I am analysing data from an exclosure experiment, this means for several years, goats were kept outside a fence and inside the fence, plants could grow without being grazed. Outside the fence, grazing continued as usual.

Now I fitted a GLM model containing biomass in tons/ha per site over several years. As biomass should not be equal to or smaller than zero, I choose the Gamma distribution. It required the log-link because the biomass values differed strongly - not using log-link would result in weird residuals.

I produced a model and I predicted the outcome and plotted it nicely. The lower left BSKAN and BSKAS are outside of a fence, while the others are inside a fenced area (exclosure, Z=Zaun=fence, S=South, etc.).

Biomass-time series

When looking at the summary of the model, we find the coefficients on the "link" scale.

glm(formula = biomass ~ date.2k * PNR, family = Gamma(link = log), 
    data = data.TRL, control = glm.control(maxit = 100))

Deviance Residuals: 
     Min        1Q    Median        3Q       Max  
-0.17969  -0.06634  -0.01269   0.05498   0.21929  

                 Estimate Std. Error t value Pr(>|t|)    
(Intercept)       0.84997    0.07475  11.370 2.26e-11 ***
date.2k          -0.07400    0.02073  -3.569 0.001484 ** 
PNRBSKAS         -0.58319    0.10572  -5.516 9.86e-06 ***
PNRBSKZN         -0.33430    0.10572  -3.162 0.004076 ** 
PNRBSKZS         -1.17416    0.10572 -11.106 3.70e-11 ***
PNRBSKZW         -0.79179    0.10572  -7.490 7.65e-08 ***
date.2k:PNRBSKAS  0.03169    0.02932   1.081 0.290129    
date.2k:PNRBSKZN  0.13376    0.02932   4.562 0.000116 ***
date.2k:PNRBSKZS  0.14976    0.02932   5.107 2.82e-05 ***
date.2k:PNRBSKZW  0.10626    0.02932   3.624 0.001292 ** 
Signif. codes:  0 ‘***’ 0.001 ‘**’ 0.01 ‘*’ 0.05 ‘.’ 0.1 ‘ ’ 1

(Dispersion parameter for Gamma family taken to be 0.01203615)

Null deviance: 4.09884  on 34  degrees of freedom
Residual deviance: 0.29665  on 25  degrees of freedom
AIC: -24.6

Number of Fisher Scoring iterations: 4

But, as I want to present the figure with the according coefficients, I need to backtransform the coefficients to the original response scale. I know that for a log-link this is usually done by using exp(coefficient).

For example for the intercept of BSKAN ("Intercept" in the list of coefficients), I use:

 exp(0.84997) = 2.327... t/ha

The second intercept can be found when using:

 exp(0.84997 - 0.58319) = 1.3057 t/ha

So far so good. Now looking at the slopes, it becomes problematic. For sure, BSKAN has a negative slope... but taking an exponent of a negative number makes it positive...

exp(-0.074) = 0.928

Not including the minus leads to ...

exp(0.074)= 1.0768

Perhaps (?) this is correct ...

-exp(0.074) = -1.0768 

But when I try to backtransform the second slope I get crazy...

exp(-0.074 + 0.0317) = 0.9585


-exp(0.074 + 0.0317) = -1.1114

I hope you are realizing that I am only wildly guessing. I searched all sources I knew, dug into the r-code but there was simply no answer. The visreg package with which I made the figure got the slopes correctly transformed. But perhaps... I should only backtransform intercepts and the slope of .0.074 is correct?

H-E-L-P !


1 Answer 1


Because the fitted response is non-linear, the slope will be constantly varying. visreg will have produced the fitted lines by predicting from the model for a range of values over date.2k for each level of PNRB.

In general you do exp(coef) so exp(-0.74) is right and -exp(0.74) is wrong. For the other groups you add the coefficients for that group (so the date.2k coef, of 0.074, plus 0.03169) and then exponentiate that: exp(-0.074 + 0.03169).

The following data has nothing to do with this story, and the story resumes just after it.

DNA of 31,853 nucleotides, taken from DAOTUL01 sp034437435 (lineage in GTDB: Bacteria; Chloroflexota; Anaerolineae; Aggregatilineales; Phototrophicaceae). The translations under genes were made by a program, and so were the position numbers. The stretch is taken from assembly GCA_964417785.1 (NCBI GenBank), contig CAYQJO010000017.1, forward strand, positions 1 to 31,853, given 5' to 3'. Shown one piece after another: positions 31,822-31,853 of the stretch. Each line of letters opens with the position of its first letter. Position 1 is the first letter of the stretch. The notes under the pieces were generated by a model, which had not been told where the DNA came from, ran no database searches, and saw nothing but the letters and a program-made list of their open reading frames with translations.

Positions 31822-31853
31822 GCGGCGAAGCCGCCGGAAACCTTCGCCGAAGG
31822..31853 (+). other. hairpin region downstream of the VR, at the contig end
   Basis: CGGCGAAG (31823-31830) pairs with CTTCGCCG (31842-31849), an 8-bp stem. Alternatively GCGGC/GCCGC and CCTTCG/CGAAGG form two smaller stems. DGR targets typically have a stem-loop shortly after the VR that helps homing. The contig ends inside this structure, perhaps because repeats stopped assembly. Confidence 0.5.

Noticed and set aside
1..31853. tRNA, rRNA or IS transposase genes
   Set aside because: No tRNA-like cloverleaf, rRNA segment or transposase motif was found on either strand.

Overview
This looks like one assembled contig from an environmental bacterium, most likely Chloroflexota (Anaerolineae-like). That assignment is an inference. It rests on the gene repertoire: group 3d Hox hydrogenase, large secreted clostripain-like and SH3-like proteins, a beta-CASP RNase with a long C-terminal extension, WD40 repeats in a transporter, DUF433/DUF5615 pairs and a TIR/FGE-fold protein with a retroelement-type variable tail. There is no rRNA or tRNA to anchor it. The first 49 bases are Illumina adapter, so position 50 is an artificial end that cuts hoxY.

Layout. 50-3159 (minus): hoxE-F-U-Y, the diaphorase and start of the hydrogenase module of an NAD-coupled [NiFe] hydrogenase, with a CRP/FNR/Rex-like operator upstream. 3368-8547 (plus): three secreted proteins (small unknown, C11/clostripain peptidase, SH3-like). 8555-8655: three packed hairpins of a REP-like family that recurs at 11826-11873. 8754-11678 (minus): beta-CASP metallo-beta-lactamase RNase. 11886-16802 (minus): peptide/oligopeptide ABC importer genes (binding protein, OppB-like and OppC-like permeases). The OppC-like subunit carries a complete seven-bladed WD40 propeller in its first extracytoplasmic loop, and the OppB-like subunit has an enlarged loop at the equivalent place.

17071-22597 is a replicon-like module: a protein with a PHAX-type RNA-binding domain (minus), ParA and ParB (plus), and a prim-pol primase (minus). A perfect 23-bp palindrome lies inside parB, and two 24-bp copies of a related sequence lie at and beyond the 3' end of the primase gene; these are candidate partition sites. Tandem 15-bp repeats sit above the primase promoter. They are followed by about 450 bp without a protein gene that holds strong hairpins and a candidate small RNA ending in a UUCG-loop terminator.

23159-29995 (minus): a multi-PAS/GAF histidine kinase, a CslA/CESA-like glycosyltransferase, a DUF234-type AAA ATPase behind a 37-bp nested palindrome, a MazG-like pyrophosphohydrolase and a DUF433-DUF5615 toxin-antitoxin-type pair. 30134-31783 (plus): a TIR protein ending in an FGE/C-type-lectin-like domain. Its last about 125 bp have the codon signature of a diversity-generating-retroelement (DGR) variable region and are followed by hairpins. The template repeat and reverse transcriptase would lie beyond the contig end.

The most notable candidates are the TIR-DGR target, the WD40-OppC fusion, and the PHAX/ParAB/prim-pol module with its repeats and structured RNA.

It is how you are interpreting these values as "slopes" that is defeating you. These aren't slopes, certainly not in the sense you seem to be using them. What they are are multiplicative factors. On the log scale the model is (assumed to be) linear or additive. On the original scale, additive terms become multiplicative.

Hence, the values you computed for BSKAS as

> exp(-0.074 + 0.0317)
[1] 0.9585822

indicates that for a unit increase in date.2k, the response is multiplied by ~ 0.96. If you multiply something by this value it gets smaller. By how much depends on what the value of the response was at the value of $x$ before you increased it by 1 unit.

Worked example

We don't have the fitted model (it would have simplified this) but we have sufficient information to approximate it from your output. Let's illustrate how this works for your model, by predicting $y$ for two data points $x$, 2 and 3 (i.e. date.2k = 2, and date.2k = 3) for the level BSKAS. Here's an (inefficient) function to do this but at least I don't need to create a model matrix...

pBSKAS <- function(x, backtf = FALSE) {
  ret <- 0.84997 + (-0.074 * x) + (-0.58319 * 1) + (0.0317 * x)
  if (backtf)
    ret <- exp(ret)

This gives for $x \in {2, 3}$

> pBSKAS(c(2,3), backtf = TRUE)
[1] 1.199830 1.150136

If we now compute the magnitude of change between the two observations

> 1.150136 / 1.199830
[1] 0.9585825

we see that same value that we worked out earlier just by exponentiating the coefficients:

> exp(-0.074 + 0.0317)
[1] 0.9585822

(it's slightly different but that will just be rounding in the other coefs.) Note that all the intercept and the coefficient for PNRBSKAS do to the calculation is put a scale on it (i.e. shift the thing up and down).

  • 2
    $\begingroup$ Gavin! Thank you for the eye-opener! You saved my week, really. A really excellent answer. $\endgroup$
    – Jens
    Commented Jul 13, 2015 at 19:05
  • $\begingroup$ for the next person looking, Gavin's answer plus this answer together are fantastic $\endgroup$
    – Dominik
    Commented Aug 12, 2016 at 22:15

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